Targeted disruption of a highly conserved distal enhancer reduces expression of the PU.1 transcription factor by 80% and leads to acute myeloid leukemia (AML) with frequent cytogenetic aberrations in mice. Here we identify a SNP within this element in humans that is more frequent in AML with a complex karyotype, leads to decreased enhancer activity, and reduces PU.1 expression in myeloid progenitors in a development-dependent manner. This SNP inhibits binding of the chromatin-remodeling transcriptional regulator special AT-rich sequence binding protein 1 (SATB1). Overexpression of SATB1 increased PU.1 expression, and siRNA inhibition of SATB1 downregulated PU.1 expression. Targeted disruption of the distal enhancer led to a loss of regulation of PU.1 by SATB1. Interestingly, disruption of SATB1 in mice led to a selective decrease of PU.1 RNA in specific progenitor types (granulocyte-macrophage and megakaryocyte-erythrocyte progenitors) and a similar effect was observed in AML samples harboring this SNP. Thus we have identified a SNP within a distal enhancer that is associated with a subtype of leukemia and exerts a deleterious effect through remote transcriptional dysregulation in specific progenitor subtypes.
Ulrich Steidl, Christian Steidl, Alexander Ebralidze, Björn Chapuy, Hye-Jung Han, Britta Will, Frank Rosenbauer, Annegret Becker, Katharina Wagner, Steffen Koschmieder, Susumu Kobayashi, Daniel B. Costa, Thomas Schulz, Karen B. O’Brien, Roel G.W. Verhaak, Ruud Delwel, Detlef Haase, Lorenz Trümper, Jürgen Krauter, Terumi Kohwi-Shigematsu, Frank Griesinger, Daniel G. Tenen
Vα24-invariant natural killer T (NKT) cells are potentially important for antitumor immunity. We and others have previously demonstrated positive associations between NKT cell presence in primary tumors and long-term survival in distinct human cancers. However, the mechanism by which aggressive tumors avoid infiltration with NKT and other T cells remains poorly understood. Here, we report that the v-myc myelocytomatosis viral related oncogene, neuroblastoma derived (MYCN), the hallmark of aggressive neuroblastoma, repressed expression of monocyte chemoattractant protein–1/CC chemokine ligand 2 (MCP-1/CCL2), a chemokine required for NKT cell chemoattraction. MYCN knockdown in MYCN-amplified neuroblastoma cell lines restored CCL2 production and NKT cell chemoattraction. Unlike other oncogenes, MYCN repressed chemokine expression in a STAT3-independent manner, requiring an E-box element in the CCL2 promoter to mediate transcriptional repression. MYCN overexpression in neuroblastoma xenografts in NOD/SCID mice severely inhibited their ability to attract human NKT cells, T cells, and monocytes. Patients with MYCN-amplified neuroblastoma metastatic to bone marrow had 4-fold fewer NKT cells in their bone marrow than did their nonamplified counterparts, indicating that the MYCN-mediated immune escape mechanism, which we believe to be novel, is operative in metastatic cancer and should be considered in tumor immunobiology and for the development of new therapeutic strategies.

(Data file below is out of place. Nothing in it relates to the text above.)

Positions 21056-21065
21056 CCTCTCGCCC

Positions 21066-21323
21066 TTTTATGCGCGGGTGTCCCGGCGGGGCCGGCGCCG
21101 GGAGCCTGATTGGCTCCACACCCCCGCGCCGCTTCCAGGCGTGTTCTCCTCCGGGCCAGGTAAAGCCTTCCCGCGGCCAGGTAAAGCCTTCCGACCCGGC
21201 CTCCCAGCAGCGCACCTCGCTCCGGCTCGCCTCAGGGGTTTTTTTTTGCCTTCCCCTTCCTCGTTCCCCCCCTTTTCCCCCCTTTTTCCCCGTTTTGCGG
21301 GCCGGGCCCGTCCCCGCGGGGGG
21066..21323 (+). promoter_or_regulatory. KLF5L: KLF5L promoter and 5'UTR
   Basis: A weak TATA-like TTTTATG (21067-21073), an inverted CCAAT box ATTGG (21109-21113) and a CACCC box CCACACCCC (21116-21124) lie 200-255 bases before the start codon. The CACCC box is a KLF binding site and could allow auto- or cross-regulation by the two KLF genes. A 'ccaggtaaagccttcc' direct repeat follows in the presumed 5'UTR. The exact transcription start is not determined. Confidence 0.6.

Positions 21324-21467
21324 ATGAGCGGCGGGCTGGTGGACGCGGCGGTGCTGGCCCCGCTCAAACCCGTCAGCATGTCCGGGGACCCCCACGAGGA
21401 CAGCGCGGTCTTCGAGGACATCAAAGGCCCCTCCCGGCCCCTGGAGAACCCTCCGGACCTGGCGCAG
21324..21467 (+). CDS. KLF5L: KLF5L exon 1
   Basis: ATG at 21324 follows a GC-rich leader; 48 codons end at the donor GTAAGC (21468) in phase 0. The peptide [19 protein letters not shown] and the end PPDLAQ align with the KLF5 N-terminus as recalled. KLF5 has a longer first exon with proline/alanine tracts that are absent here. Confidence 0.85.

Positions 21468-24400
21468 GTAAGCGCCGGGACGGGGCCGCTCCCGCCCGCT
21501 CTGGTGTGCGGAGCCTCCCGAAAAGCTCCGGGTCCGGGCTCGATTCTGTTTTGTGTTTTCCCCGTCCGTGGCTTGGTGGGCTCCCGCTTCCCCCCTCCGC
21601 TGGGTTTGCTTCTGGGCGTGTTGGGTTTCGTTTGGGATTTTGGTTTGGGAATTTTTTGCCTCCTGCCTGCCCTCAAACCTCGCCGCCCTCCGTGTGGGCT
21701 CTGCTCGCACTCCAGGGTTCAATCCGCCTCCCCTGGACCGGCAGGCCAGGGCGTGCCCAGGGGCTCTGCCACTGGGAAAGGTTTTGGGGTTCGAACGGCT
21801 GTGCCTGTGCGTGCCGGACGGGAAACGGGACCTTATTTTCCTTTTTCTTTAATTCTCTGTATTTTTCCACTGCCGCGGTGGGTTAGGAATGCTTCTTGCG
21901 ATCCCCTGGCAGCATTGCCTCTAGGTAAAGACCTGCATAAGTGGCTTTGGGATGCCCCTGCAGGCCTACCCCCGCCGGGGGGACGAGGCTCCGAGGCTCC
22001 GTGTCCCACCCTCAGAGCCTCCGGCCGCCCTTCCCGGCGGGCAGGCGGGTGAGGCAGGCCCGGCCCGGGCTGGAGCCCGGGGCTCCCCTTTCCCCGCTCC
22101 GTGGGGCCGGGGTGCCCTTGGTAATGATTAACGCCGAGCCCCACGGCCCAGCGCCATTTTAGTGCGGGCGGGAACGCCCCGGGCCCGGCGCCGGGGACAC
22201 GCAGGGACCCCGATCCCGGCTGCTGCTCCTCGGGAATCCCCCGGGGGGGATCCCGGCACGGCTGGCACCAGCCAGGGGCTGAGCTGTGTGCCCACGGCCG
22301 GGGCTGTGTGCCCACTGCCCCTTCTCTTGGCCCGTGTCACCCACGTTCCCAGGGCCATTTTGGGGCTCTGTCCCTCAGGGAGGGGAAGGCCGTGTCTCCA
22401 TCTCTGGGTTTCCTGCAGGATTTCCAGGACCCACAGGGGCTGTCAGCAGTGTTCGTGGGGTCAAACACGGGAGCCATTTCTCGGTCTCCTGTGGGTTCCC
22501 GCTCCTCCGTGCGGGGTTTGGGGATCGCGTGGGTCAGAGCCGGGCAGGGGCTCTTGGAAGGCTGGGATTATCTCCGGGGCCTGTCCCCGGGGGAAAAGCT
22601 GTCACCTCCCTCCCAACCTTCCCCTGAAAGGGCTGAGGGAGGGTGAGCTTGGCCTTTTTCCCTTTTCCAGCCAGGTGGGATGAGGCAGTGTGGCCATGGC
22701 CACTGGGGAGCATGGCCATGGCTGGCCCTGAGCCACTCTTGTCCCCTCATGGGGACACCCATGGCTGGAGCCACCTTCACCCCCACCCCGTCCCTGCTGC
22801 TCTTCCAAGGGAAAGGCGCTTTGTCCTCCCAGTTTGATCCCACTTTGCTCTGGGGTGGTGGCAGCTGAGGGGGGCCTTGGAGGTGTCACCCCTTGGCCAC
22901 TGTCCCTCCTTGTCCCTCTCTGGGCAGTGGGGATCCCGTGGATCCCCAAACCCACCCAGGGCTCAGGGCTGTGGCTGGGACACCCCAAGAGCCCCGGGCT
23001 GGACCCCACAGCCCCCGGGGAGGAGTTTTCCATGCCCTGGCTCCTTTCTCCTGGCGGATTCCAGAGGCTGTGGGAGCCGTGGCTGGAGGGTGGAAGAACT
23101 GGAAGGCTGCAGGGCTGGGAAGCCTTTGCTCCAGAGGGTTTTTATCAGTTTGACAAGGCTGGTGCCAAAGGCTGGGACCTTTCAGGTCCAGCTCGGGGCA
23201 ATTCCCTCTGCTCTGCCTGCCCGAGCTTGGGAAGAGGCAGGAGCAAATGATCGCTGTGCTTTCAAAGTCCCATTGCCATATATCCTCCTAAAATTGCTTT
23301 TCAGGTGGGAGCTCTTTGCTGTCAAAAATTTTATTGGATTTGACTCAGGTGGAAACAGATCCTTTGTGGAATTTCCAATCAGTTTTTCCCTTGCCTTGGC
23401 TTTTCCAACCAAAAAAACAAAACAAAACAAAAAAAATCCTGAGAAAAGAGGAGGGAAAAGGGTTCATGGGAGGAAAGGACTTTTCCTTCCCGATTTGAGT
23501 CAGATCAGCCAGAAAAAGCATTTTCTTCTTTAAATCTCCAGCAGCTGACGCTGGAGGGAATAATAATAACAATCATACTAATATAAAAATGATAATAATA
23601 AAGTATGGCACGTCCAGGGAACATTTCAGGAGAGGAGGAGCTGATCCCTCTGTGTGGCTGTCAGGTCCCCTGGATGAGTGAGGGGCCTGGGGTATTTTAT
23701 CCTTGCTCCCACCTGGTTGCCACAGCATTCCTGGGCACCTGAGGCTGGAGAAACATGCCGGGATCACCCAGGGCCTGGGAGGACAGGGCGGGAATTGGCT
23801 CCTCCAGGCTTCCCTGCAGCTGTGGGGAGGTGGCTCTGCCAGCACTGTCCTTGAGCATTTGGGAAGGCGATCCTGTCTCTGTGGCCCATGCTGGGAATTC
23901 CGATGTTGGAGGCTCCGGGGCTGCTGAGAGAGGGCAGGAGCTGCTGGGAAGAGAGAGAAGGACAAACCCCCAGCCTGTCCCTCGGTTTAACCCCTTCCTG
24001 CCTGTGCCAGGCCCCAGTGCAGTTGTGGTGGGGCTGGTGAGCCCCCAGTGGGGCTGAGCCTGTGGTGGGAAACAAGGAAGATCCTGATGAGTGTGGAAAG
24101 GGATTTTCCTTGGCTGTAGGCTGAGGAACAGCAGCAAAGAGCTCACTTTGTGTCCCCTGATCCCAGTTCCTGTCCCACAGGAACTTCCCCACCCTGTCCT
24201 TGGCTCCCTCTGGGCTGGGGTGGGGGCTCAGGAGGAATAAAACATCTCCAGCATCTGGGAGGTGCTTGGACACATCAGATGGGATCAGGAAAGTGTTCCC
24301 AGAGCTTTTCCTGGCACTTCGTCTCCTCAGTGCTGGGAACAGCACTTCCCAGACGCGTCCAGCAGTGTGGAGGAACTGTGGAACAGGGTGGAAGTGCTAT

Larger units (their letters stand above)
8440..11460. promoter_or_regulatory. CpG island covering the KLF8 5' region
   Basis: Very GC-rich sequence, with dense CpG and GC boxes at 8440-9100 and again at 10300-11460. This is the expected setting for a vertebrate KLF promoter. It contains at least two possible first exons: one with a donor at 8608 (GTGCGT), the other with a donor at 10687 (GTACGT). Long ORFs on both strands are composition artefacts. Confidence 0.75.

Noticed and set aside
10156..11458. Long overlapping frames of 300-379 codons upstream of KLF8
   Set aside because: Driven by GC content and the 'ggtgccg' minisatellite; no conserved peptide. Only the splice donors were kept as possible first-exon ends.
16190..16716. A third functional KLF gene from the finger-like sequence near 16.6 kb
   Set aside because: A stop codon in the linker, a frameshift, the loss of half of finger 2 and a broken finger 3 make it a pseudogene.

Liping Song, Tasnim Ara, Hong-Wei Wu, Chan-Wook Woo, C. Patrick Reynolds, Robert C. Seeger, Yves A. DeClerck, Carol J. Thiele, Richard Sposto, Leonid S. Metelitsa
The presumed involvement of paired box gene 5 (PAX5) in B-lymphomagenesis is based largely on the discovery of Pax5-specific translocations and somatic hypermutations in non-Hodgkin lymphomas. Yet mechanistically, the contribution of Pax5 to neoplastic growth remains undeciphered. Here we used 2 Myc-induced mouse B lymphoma cell lines, Myc5-M5 and Myc5-M12, which spontaneously silence Pax5. Reconstitution of these cells with Pax5–tamoxifen receptor fusion protein (Pax5ERTAM) increased neoplastic growth in a hormone-dependent manner. Conversely, expression of dominant-negative Pax5 in murine lymphomas and Pax5 knockdown in human lymphomas negatively affected cell expansion. Expression profiling revealed that Pax5 was required to maintain mRNA levels of several crucial components of B cell receptor (BCR) signaling, including CD79a, a protein with the immunoreceptor tyrosine-based activation motif (ITAM). In contrast, expression of 2 known ITAM antagonists, CD22 and PIR-B, was suppressed. The key role of BCR/ITAM signaling in Pax5-dependent lymphomagenesis was corroborated in Syk, an ITAM-associated tyrosine kinase. Moreover, we observed consistent expression of phosphorylated BLNK, an activated BCR adaptor protein, in human B cell lymphomas. Thus, stimulation of neoplastic growth by Pax5 occurs through BCR and is sensitive to genetic and pharmacological inhibitors of this pathway.
Diana Cozma, Duonan Yu, Suchita Hodawadekar, Anna Azvolinsky, Shannon Grande, John W. Tobias, Michele H. Metzgar, Jennifer Paterson, Jan Erikson, Teresa Marafioti, John G. Monroe, Michael L. Atchison, Andrei Thomas-Tikhonenko